US Treasury yields higher as Fed officials tee up March rate hike

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U.S. Treasurys fell Thursday as Federal Reserve officials prepped the market for a March rate hike.

In a CNBC interview Thursday, Federal Reserve Gov. Jerome Powell said economic conditions, such as U.S. inflation and the employment level, are reaching the central bank's ideal state.

"You put that all together and I think the case for a rate increase for March has come together and I think it's on the table for discussion," Powell said.

The benchmark 10-year Treasury note yield held higher at 2.49 percent, while the 30-year bond yield traded near 3.087 percent. The two-year note yield, which hit its highest level since August 2009, traded around 1.32 percent. Yields move inversely to prices.

Late Wednesday, Fed Governor Lael Brainard — a known dove in the central bank's policymaking committee — said in a speech the Fed could raise rates "soon," citing an improved global economy.

"We are closing in on full employment, inflation is moving gradually toward our target, foreign growth is on more solid footing, and risks to the outlook are as close to balanced as they have been in some time," Brainard said.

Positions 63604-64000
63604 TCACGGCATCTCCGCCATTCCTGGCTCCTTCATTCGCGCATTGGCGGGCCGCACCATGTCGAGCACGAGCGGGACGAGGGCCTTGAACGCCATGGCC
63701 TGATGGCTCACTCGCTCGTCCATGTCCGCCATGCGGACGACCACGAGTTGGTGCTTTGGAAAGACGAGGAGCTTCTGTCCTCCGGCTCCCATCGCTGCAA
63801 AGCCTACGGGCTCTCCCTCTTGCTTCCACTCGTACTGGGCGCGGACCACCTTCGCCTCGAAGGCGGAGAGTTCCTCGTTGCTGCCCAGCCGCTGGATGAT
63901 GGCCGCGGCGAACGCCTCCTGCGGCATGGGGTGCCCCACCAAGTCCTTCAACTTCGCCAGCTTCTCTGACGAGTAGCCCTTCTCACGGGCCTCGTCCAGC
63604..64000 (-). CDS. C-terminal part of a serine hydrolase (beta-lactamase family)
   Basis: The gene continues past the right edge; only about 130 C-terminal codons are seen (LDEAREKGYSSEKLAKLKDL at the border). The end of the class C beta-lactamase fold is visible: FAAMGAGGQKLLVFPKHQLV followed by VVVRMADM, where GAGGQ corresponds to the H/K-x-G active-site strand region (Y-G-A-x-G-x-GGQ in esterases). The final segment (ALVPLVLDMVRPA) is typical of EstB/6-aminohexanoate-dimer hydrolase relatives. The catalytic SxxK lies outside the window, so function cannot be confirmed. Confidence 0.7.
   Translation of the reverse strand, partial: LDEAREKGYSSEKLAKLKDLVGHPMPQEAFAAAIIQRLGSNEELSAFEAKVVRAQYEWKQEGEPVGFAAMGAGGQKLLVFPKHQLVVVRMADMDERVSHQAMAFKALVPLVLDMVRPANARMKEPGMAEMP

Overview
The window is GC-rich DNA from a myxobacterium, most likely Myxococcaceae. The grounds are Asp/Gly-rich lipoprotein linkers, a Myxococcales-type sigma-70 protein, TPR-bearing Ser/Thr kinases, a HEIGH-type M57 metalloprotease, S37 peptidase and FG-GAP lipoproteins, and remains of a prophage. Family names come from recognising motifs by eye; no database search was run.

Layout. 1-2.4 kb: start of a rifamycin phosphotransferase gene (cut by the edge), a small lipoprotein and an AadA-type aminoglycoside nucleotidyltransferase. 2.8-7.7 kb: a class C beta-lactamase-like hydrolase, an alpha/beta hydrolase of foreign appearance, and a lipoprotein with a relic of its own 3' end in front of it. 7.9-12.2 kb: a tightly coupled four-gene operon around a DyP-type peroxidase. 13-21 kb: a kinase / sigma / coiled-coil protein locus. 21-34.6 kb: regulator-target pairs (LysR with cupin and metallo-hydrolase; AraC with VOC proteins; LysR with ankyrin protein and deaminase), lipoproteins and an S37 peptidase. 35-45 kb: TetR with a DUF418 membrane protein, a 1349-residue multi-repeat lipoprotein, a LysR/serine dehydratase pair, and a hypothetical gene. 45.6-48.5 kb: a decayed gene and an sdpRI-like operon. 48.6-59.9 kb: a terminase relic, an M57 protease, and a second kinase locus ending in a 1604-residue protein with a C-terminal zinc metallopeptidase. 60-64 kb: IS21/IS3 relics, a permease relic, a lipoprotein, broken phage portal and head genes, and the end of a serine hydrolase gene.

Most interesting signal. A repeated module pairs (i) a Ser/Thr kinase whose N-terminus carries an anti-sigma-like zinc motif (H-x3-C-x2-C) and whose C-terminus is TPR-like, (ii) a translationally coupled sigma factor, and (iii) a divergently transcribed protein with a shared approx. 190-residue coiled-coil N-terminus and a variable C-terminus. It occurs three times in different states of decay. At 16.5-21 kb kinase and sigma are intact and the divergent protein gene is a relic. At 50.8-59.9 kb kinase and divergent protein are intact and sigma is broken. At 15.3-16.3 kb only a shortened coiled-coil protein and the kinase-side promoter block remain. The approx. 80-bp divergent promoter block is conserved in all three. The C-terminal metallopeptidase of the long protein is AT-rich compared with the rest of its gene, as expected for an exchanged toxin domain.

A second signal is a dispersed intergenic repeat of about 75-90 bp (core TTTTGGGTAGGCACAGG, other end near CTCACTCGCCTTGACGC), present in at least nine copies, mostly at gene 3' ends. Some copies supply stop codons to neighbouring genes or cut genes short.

"Assuming continued progress, it will likely be appropriate soon to remove additional accommodation, continuing on a gradual path."

Yields on U.S. debt rose on Wednesday as investors priced in the increased chance of an interest rate hike in March, after comments by New York Fed President William Dudley lifted market expectations.

Also, economic data indicated inflation was close to the Fed's target of 2 percent.

Market expectations for a rate hike this month are above 60 percent, according to the CME Group's FedWatch tool.


On the data front, initial U.S. jobless claims totaled 223,000, well below the expected 243,000. Last week's reading increased 6,000 to 244,000.

—CNBC's Patti Domm and Reuters contributed to this report.